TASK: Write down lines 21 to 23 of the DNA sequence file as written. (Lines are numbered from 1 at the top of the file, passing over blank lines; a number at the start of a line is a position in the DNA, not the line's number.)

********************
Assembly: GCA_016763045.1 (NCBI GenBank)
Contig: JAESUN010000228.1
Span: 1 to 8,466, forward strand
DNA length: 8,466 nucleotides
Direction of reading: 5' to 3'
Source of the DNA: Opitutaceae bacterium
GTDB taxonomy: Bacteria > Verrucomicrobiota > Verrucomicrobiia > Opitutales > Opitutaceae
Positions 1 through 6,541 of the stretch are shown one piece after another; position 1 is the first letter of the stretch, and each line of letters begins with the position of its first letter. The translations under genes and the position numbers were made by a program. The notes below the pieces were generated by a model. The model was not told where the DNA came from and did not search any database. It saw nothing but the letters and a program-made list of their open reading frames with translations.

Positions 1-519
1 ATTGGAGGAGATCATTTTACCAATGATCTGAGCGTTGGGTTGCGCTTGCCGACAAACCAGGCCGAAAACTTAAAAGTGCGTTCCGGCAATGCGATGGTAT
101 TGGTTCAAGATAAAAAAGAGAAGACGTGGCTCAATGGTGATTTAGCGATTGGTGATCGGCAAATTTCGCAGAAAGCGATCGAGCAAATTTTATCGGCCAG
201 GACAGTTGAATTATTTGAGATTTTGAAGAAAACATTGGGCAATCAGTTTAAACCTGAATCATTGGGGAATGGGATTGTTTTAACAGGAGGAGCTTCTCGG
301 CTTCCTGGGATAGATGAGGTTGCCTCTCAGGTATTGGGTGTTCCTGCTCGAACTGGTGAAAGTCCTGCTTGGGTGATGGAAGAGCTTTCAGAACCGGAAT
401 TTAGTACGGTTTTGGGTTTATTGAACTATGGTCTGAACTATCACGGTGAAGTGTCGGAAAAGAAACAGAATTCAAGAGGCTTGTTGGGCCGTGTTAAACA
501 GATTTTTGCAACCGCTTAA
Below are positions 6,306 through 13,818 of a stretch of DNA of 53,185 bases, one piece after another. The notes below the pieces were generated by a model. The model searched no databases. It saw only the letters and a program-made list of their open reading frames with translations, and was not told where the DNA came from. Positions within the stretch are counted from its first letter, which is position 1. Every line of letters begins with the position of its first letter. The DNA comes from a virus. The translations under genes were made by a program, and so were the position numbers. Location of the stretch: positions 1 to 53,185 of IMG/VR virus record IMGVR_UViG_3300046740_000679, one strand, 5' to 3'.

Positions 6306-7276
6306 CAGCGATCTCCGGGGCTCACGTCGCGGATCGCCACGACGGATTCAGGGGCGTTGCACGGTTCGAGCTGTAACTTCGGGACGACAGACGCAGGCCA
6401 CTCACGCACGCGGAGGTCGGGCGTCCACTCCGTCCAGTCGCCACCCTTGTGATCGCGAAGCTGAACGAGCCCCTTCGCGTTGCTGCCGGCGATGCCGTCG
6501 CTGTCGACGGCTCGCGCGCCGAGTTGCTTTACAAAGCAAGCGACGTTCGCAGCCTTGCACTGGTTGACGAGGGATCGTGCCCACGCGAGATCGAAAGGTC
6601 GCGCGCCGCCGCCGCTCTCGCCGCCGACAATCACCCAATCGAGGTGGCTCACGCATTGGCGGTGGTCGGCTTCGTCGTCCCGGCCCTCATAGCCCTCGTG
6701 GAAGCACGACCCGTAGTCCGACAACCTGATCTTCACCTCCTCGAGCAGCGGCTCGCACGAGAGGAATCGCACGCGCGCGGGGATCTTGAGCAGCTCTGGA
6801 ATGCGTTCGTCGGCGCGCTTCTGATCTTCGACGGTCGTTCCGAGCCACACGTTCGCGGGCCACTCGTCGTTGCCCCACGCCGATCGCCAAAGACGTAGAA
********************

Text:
6601 GCGCGCCGCCGCCGCTCTCGCCGCCGACAATCACCCAATCGAGGTGGCTCACGCATTGGCGGTGGTCGGCTTCGTCGTCCCGGCCCTCATAGCCCTCGTG
6701 GAAGCACGACCCGTAGTCCGACAACCTGATCTTCACCTCCTCGAGCAGCGGCTCGCACGAGAGGAATCGCACGCGCGCGGGGATCTTGAGCAGCTCTGGA
6801 ATGCGTTCGTCGGCGCGCTTCTGATCTTCGACGGTCGTTCCGAGCCACACGTTCGCGGGCCACTCGTCGTTGCCCCACGCCGATCGCCAAAGACGTAGAA